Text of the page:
Telling a true story onscreen, especially one of an ‘unsung hero’, can always be a difficult balancing act. You want to be honest and respectful to the facts, avoiding sensationalising a real life but at the same time, you want to keep it from being too dry and purely informational. But sometimes you get a story so fascinating that it just jumps out with no need for embellishments. My Name is Pauli Murray is definitely one of those stories.

My Name Is Pauli Murray is the latest documentary from RBG‘s Betsy West and Julie Cohen. It tells the story of Pauline ‘Pauli’ Murray, a lawyer, preacher, author and civil rights campaigner who was instrumental in the campaign for the 14th amendment to the US Constitution as well as being an inspiration for Thurgood Marshall and Ruth Bader Ginsburg. It also approaches the difficulties they faced as a non-binary individual who defined themselves as having an “inverted sexual instinct” in a time before much of the current terminology existed.

With such a packed life, you wouldn’t imagine that a scant 93 minutes would be able to do it justice, but you get the feeling West and Cohen aren’t seeking to cover everything about Pauli but instead are seeking to highlight that this is a figure who everyone should go away from seeing this and want to do more research into. Especially when Pauli left behind a volume of poetry, two autobiographical texts and two collections of legal writings, for those that are interested to explore further, the film provides just enough context to justify its existence as a film.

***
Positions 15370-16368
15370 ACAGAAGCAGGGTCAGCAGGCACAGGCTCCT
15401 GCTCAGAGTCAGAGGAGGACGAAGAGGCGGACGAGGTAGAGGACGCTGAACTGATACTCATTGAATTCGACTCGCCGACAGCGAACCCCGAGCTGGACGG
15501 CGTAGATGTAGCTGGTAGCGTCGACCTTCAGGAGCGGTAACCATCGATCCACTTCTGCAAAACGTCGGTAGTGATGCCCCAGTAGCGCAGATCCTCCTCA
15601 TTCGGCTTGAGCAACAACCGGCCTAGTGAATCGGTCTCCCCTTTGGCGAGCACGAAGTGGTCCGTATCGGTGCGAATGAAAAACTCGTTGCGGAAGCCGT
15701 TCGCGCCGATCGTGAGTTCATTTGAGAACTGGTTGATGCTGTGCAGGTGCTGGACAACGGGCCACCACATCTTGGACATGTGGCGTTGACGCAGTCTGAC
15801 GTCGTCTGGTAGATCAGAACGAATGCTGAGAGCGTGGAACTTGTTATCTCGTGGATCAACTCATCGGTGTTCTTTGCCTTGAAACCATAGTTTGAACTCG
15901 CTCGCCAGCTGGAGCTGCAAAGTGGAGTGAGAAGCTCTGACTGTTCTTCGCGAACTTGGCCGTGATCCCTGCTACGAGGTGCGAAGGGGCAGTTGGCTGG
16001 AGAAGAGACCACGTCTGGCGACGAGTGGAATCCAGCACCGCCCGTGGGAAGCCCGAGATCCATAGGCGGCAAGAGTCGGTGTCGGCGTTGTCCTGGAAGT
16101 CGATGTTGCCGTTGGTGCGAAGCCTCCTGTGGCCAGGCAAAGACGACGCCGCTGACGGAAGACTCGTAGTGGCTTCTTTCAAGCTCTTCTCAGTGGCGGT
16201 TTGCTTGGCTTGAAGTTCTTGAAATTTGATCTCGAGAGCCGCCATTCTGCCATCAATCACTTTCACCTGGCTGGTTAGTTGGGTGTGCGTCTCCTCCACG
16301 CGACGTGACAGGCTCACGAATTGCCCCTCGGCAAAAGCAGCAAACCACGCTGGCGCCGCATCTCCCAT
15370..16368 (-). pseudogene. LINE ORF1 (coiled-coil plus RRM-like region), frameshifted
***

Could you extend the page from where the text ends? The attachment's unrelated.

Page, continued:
But ultimately, as interesting as the subject is, the film is hampered by a somewhat pedestrian approach to telling their story. While the use of talking heads mixed with archive footage and visualising Pauli’s words is by no means ineffective, it does render the story as a visual documentary a little underwhelming. Because ultimately film is a visual medium and this starts to feel like it might have worked just as well as a radio show or podcast. Putting it on film is understandable in terms of reaching the largest audience, but there are times when you wish there could be something of a larger flourish to really justify its cinematic presentation.

Considering all the people who owe their careers and ideas to Murray, it would be churlish of me to suggest in any way that a lack of flair invalidates this well-structured telling of her life briefly. As much as Murray was a revolutionary, to give her the respectful, if bland treatment seems still the wisest choice to make it accessible. Yes, it might not be the trailblazing work of genius she deserves, but it is the one that could get a necessary story out there in the broadest way possible. All things considered, it is difficult to fully say this is a successful work of documentary filmmaking but considering the subject, it is nothing less than essential viewing.

My Name Is Pauli Murray is available for streaming on Amazon Prime Video now

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